Thursday, April 30, 2009

We're off to Perpignan for a wedding and then a week in Barcelona, which better damn well be sunny and warm. I haven't been back to Barcelona in 10 years, the city I love and hate most in the world.

Annoyingly, a week ago one of my best friends when I was just a little kid, whom I haven't seen in probably 25 years and who works as a film editor, cameraman and sometime director in L.A., contacted me to say he would be coming to Stockholm this week.

There was general gnashing of teeth. By me at least.

I told him that at least he and his boyfriend can stay in our apartment while we carouse in Spain.

It pleases me somehow to know that he'll be staying here, as if he's getting to know me all over again just by looking at the books on the shelves (not to mention piled high on a table in the library and in various other rooms), the perfume in the bathroom (which isn't mine), the elaborate collection of teas in the kitchen (which we don't drink), the lack of a full-length mirror (there are a couple of half-length mirrors though), the music on the grand piano (which needs tuning) and the freshly cleaned windows (all 17 of them, each divided into two or four casements, one of which was concealing a bee in the handle, a bee which stung me on my middle finger halfway through the whole ordeal).

What makes it okay, though, is that he'll be back again in December. Then I can check out if he really did learn anything about me from staying here, or if it was one big false impression.

The Swedish word for the day is missuppfattat. It means misunderstood.

Thursday, April 23, 2009

As my friend the policeman says, Stockholm's Old Town seems to be reverting back to the 18th century: Count Carl Piper and his pregnant girlfriend were shot in the schoolyard of the Great Church School during the late afternoon on Tuesday. It turns out that the prime suspect is the former Countess, Carl Piper's ex-wife.

It's downright operatic.

The Swedish word for the day is melodram. I bet you would never guess that it means melodrama.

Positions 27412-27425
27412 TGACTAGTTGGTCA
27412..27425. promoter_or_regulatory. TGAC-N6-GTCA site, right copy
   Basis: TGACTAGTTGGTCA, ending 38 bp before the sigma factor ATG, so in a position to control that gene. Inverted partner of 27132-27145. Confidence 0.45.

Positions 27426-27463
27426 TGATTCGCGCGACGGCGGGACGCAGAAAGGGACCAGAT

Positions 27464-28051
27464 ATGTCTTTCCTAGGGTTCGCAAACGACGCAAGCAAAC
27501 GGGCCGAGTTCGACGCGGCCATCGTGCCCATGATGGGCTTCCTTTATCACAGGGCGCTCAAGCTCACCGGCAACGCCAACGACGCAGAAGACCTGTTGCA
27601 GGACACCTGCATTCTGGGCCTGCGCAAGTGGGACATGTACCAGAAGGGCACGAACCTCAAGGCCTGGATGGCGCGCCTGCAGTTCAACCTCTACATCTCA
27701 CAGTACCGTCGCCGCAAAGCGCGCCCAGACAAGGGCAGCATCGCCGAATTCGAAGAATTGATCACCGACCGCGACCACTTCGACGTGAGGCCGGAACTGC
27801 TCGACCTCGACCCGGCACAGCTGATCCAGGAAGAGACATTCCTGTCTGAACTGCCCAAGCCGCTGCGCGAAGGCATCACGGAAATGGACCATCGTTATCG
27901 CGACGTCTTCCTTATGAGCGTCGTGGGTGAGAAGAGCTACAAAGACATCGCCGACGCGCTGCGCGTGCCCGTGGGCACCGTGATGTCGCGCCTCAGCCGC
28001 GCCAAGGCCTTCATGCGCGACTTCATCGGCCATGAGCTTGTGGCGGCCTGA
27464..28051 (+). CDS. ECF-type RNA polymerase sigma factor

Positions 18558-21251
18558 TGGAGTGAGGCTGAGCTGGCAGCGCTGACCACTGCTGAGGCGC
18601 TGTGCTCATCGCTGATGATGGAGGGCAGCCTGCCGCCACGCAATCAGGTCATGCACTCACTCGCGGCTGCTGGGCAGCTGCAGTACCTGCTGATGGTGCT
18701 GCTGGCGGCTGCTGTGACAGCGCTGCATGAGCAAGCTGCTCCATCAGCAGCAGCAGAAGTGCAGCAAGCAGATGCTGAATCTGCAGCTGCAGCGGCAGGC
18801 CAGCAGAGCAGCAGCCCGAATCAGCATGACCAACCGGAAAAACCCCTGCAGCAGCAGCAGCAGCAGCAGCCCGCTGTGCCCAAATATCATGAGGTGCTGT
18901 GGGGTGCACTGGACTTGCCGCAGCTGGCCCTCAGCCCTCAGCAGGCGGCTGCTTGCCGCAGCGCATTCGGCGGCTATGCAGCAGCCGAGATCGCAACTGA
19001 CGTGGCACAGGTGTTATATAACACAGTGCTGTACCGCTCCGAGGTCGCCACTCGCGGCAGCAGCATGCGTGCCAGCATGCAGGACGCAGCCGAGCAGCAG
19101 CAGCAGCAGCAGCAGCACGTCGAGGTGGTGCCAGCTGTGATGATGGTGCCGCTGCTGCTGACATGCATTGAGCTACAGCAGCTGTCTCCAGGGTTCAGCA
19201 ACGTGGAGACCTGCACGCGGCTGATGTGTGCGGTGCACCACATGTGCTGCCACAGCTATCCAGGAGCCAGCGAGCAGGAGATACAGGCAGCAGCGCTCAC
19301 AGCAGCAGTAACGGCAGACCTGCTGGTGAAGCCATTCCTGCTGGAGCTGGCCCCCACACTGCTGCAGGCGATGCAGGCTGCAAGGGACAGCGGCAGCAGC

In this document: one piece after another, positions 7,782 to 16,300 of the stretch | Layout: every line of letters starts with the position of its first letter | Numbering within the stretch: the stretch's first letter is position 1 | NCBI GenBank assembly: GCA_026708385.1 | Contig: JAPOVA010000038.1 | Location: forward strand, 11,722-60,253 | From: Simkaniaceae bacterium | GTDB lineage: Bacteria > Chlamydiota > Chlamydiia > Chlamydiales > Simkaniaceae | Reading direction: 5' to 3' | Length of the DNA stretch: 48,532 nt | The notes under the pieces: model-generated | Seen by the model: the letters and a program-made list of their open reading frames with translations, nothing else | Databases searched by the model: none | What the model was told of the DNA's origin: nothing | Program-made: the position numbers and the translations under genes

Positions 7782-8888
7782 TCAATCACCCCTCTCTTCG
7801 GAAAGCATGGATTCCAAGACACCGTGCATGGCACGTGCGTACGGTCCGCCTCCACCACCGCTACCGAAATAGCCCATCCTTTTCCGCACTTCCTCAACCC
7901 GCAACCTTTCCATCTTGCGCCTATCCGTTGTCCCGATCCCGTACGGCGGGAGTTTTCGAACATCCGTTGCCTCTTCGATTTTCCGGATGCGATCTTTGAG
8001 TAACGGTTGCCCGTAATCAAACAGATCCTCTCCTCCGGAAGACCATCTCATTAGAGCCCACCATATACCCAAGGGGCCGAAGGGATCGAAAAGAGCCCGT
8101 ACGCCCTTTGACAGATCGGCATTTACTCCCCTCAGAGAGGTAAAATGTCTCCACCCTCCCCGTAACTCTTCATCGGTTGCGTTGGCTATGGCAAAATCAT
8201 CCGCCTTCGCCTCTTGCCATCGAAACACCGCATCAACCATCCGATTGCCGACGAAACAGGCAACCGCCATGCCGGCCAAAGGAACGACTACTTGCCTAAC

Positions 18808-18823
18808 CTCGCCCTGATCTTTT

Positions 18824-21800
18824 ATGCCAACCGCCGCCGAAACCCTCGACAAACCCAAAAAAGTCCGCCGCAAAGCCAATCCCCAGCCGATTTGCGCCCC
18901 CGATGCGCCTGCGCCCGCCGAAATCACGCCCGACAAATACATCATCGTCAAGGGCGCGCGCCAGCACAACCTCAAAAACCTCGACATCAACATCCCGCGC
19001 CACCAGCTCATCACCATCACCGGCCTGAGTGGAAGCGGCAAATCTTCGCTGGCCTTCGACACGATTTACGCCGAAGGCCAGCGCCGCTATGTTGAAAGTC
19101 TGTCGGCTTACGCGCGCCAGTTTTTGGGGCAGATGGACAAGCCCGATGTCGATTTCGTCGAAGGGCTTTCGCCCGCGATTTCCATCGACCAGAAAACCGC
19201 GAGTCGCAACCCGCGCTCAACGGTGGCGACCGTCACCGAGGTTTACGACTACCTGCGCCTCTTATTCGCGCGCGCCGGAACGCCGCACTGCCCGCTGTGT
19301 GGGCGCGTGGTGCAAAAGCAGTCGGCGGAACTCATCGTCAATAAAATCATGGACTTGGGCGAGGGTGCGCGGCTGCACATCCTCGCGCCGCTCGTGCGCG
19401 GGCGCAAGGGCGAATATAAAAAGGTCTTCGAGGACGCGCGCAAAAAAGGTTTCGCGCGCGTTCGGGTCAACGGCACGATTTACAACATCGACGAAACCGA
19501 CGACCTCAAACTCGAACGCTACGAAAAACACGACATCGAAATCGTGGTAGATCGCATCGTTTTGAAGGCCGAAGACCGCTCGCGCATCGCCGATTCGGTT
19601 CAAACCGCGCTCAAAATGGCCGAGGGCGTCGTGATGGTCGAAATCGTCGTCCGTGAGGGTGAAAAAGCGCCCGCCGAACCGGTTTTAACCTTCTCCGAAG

Sunday, April 19, 2009

I remember when chocolate bars cost a dime. And three musketeers were the biggest - best value for money - except for the fact that the center was a bit too fluffy and curiously unsatisfying. Charleston chew lasted the longest, but it tasted more like marshmallow than chocolate. Chunky was pleasing in concept - a fat square of chocolate - except it had raisins in it, which was totally unacceptable. Butterfingers were too peanutbuttery and papery, bit O' honeys weren't even chocolate, and hershey bars were just too plain-Jane. Almond joy and mounds were too small and cocanutty, so in the end, with whatever was left over from my 25-cent-a-week allowance, it was always a toss-up between milky way or snickers.

I remember sitting on the stone stoop outside the kitchen door, a week after school was out when I was eight or nine, wearing shorts and nothing else, eating toast with butter and brown sugar sprinkled on top.

I remember the arduous task of taking off wet snow clothes in the basement - layer by layer, first jacket and then snow pants, and then jeans, all the way down to my long underwear - and hanging them up on the line in the furnace room, and the smell, like wool and rags and little-kid sweat and snow all mixed together.

What do you remember?

(This is all spurred on by my reading artist Joe Brainard's odd little masterpiece, I remember. Rustle up a copy for yourself, you won't be disappointed. And I was shocked at how many things I remembered that hadn't changed in the 20 years between our two childhoods.)

The Swedish verb for the day is att komma ihåg, which means to remember.

Wednesday, April 15, 2009

To help cure the terrible melancholy - we would call it depression - of King Philip V of Spain, the queen and her physician believed that music would do the trick.

So the great castrato soprano Farinelli was brought to court. Though he had received great acclaim in Italy, England and France, and he was only 32 years old, Farinelli never performed in public again although he lived to be 77. Apparently, he sang the same two arias every night to the king. Whether it really cured his melancholia is open to debate. But Farinelli became a great favorite at the Spanish court. He amassed a small fortune including paintings by Velásquez and Murillo, and violins by Stradivarius and Amati, and was even knighted by the king's successor, Ferdinand VI (whose wife, Maria Barbara was the apt pupil of Domenico Scarlatti, who wrote hundreds of sonatas for her to play, many of them ground-breaking and of great charm and idiosyncrasy).

Wouldn't it be wonderful if all it took were the right music to dispel our darkest fears and worries and terrible unhappiness? If music was the tonic for the worst mental illness? It makes so much sense to me.

The Swedish word for the day is sorg. It means sorrow.

Friday, April 03, 2009

It's official.

Well, it will be soon. As of May 1, the husband and I will just need to fill out a little piece of paper and our partnership becomes a real marriage, just like the heterosexualists!

Separate but equal will be a thing of the past.

And don't let anyone fool you about it just being a matter of semantics, either. Words make all the difference in the world.

The Swedish words for the day are partnerskap and äktenskap, which I suspect have both been the word of the day at some point before. They mean, respectively, partnership and marriage.